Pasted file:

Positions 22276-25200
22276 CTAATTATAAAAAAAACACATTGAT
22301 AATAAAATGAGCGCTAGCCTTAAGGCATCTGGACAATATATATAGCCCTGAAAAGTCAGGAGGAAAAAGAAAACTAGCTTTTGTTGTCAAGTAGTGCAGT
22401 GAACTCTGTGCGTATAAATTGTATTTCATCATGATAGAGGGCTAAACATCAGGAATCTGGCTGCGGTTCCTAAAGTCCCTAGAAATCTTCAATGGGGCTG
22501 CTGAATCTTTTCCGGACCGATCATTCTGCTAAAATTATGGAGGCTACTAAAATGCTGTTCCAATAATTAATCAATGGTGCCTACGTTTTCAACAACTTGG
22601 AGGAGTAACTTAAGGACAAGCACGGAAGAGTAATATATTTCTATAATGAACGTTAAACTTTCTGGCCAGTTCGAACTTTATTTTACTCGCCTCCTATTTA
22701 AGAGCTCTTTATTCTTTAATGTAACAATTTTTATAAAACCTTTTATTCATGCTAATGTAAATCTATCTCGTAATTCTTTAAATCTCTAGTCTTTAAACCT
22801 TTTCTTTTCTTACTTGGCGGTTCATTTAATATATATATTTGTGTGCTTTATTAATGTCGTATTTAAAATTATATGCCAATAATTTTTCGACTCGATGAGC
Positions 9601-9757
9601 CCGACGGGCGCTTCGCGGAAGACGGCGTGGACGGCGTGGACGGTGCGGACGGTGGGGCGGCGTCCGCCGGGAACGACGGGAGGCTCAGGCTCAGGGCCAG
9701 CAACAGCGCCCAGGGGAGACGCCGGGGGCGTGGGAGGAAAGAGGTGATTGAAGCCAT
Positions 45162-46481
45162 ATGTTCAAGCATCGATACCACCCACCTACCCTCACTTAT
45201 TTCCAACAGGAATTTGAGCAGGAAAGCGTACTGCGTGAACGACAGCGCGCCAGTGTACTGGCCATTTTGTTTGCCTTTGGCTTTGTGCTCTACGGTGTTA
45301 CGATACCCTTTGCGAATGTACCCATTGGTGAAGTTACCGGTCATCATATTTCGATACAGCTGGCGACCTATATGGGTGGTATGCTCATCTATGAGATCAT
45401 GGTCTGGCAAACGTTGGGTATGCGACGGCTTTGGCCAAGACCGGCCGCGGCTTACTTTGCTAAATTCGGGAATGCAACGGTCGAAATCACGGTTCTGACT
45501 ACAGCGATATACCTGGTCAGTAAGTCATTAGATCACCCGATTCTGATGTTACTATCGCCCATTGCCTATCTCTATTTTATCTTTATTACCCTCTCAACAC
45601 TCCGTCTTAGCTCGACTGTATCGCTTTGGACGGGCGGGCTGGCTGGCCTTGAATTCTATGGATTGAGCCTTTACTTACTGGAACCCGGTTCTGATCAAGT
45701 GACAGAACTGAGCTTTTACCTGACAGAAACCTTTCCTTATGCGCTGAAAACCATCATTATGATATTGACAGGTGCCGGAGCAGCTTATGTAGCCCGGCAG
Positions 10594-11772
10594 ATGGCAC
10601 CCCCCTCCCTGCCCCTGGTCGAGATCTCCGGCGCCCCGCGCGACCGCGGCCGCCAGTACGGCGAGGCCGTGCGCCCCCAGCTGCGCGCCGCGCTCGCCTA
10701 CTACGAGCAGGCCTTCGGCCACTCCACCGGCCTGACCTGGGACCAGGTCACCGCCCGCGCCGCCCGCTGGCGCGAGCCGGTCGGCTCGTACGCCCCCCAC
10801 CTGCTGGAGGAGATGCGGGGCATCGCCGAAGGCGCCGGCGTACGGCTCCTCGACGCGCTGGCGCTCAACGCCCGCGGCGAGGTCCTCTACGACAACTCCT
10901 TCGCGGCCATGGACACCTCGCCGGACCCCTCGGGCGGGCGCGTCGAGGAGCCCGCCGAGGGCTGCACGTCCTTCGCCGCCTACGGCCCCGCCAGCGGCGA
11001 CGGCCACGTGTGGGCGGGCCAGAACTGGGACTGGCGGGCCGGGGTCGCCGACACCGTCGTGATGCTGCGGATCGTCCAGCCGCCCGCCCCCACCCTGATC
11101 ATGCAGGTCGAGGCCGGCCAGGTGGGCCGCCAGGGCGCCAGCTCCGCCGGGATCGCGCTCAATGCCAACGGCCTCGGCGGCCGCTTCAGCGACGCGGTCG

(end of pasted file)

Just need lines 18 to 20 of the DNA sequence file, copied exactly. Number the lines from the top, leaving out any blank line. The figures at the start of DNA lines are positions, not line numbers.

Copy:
45601 TCCGTCTTAGCTCGACTGTATCGCTTTGGACGGGCGGGCTGGCTGGCCTTGAATTCTATGGATTGAGCCTTTACTTACTGGAACCCGGTTCTGATCAAGT
45701 GACAGAACTGAGCTTTTACCTGACAGAAACCTTTCCTTATGCGCTGAAAACCATCATTATGATATTGACAGGTGCCGGAGCAGCTTATGTAGCCCGGCAG
Positions 10594-11772